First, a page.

Helping green the energy market

Capital funding for one of the UK’s leading analytical testing service companies is not only enabling it to diversify into the rapidly expanding anaerobic digestion (AD) market, creating new jobs, but also promoting growth in this sector across the north of England.

With more than 55 highly skilled staff, Sciantec, a division of Cawood Scientific, is renowned for its ability to assess, quantify, evaluate and appraise raw materials for animal feedstuffs, finished feeds, pharmaceutical compounds, pre-mixes, forages, combinable grains and pulses.

But the company is keen to grow. By investing in new equipment it will be able to deliver valuable analytical services for the anaerobic digestion sector, which is expanding rapidly in the region.

“Sciantec is just the type of business our ERDF grant program was designed to support. Their application was a no brainer for us: we could quickly see that the grant would not only allow Sciantec to expand, creating two skilled new jobs in the firm, but that it would also enhance the region’s growing reputation as the go-to-place for the AD industry,” says BDC Business Development Unit Manager, Dr Fabien Deswarte

The funding provided by the BDC’s ERDF capital grants scheme enabled Sciantec to invest in equipment that now allows them to capture and analyse the gas produced during the AD process to determine its quality.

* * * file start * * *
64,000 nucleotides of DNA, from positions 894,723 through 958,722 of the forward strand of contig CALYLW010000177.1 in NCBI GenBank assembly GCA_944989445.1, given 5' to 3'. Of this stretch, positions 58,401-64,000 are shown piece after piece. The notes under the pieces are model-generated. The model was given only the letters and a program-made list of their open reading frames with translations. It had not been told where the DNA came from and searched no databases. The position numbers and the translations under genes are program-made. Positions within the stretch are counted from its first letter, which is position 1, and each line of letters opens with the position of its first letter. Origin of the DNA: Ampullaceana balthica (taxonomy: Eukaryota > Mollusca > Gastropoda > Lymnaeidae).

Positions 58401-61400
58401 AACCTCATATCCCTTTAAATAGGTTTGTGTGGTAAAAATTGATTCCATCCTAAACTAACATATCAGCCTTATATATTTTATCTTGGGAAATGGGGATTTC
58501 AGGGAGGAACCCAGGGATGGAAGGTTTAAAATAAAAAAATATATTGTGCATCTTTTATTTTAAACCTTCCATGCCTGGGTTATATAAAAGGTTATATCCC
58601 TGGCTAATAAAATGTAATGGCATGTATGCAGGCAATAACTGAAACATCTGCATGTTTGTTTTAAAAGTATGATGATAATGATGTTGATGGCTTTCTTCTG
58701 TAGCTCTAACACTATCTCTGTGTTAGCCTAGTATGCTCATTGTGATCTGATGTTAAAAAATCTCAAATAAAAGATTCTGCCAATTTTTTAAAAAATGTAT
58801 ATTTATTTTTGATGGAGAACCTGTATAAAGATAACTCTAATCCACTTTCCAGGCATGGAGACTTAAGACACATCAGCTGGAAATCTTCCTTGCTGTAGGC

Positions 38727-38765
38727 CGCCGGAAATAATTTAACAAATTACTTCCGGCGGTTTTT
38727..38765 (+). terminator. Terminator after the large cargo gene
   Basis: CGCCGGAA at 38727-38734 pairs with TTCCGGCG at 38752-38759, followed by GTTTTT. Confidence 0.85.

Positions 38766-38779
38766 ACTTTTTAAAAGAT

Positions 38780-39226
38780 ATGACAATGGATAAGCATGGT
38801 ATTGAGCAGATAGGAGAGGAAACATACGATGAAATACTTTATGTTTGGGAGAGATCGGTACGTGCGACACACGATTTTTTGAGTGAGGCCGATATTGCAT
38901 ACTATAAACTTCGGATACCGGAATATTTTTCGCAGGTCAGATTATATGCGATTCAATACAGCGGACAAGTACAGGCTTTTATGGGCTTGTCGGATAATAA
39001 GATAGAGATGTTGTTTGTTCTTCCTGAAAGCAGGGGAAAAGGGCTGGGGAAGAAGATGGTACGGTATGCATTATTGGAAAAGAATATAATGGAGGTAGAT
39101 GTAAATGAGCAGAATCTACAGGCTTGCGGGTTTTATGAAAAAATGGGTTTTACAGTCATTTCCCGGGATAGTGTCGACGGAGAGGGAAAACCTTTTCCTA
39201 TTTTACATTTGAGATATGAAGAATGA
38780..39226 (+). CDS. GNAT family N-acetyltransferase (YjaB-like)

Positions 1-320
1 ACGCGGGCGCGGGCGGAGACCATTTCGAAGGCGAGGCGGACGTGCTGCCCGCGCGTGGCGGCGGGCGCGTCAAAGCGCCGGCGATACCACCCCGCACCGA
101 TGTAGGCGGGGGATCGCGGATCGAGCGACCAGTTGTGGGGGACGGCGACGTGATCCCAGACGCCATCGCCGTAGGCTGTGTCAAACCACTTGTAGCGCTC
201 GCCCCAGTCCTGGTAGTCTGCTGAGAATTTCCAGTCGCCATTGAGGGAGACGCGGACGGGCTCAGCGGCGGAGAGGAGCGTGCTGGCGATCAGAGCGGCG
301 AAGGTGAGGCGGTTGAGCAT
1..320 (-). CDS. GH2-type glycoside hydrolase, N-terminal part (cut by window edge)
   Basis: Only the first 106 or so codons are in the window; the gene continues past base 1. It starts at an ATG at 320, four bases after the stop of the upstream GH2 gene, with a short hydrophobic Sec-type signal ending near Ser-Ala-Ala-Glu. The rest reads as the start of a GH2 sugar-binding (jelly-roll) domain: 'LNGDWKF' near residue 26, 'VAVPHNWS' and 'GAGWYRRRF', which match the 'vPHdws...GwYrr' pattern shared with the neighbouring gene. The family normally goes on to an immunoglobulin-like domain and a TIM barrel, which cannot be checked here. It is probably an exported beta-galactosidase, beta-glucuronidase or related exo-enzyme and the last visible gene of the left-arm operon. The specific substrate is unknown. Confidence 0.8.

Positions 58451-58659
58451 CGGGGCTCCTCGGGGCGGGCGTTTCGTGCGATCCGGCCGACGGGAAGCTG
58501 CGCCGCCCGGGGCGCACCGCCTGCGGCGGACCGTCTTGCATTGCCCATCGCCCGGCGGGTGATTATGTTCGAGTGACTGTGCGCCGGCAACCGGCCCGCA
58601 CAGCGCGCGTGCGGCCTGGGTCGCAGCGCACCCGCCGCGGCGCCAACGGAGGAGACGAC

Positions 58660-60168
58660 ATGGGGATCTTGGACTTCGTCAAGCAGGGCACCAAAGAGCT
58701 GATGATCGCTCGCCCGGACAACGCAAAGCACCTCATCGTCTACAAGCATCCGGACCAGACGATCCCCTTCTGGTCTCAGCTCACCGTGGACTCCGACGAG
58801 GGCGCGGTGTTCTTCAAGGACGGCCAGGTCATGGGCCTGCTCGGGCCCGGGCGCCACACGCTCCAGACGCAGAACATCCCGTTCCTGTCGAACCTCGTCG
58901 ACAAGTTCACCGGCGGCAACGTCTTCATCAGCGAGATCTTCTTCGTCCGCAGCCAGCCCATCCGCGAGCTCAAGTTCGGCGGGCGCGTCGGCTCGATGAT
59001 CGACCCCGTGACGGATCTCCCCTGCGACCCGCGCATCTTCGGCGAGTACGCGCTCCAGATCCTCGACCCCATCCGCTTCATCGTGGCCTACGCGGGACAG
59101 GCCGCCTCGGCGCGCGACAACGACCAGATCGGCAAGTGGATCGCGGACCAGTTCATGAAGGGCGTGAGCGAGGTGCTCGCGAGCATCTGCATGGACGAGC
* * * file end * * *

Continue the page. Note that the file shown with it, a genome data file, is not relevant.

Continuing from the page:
“Analytical data regarding suitability of feedstocks, the stability of the process and the quality of the final digestate product are essential if the UK AD sector is to continue to grow and provide green energy and other products,” said Cawood Scientific’s Sean Stevenson.

The instrumentation will primarily be used to determine the biological methane potential (BMP) of feedstocks and assess the quality of the biogas produced, but it can also be used to better understand and improve the efficiency of the AD process itself.

“Beyond providing a new service now, Sciantec is also exploring how these new instruments can help them test the feasibility of undertaking BMP analysis using even smarter technologies” said Fabien. “Long-term, this could develop into a more rapid and cost effective method for determining BMP which would be of advantage to the industry.”

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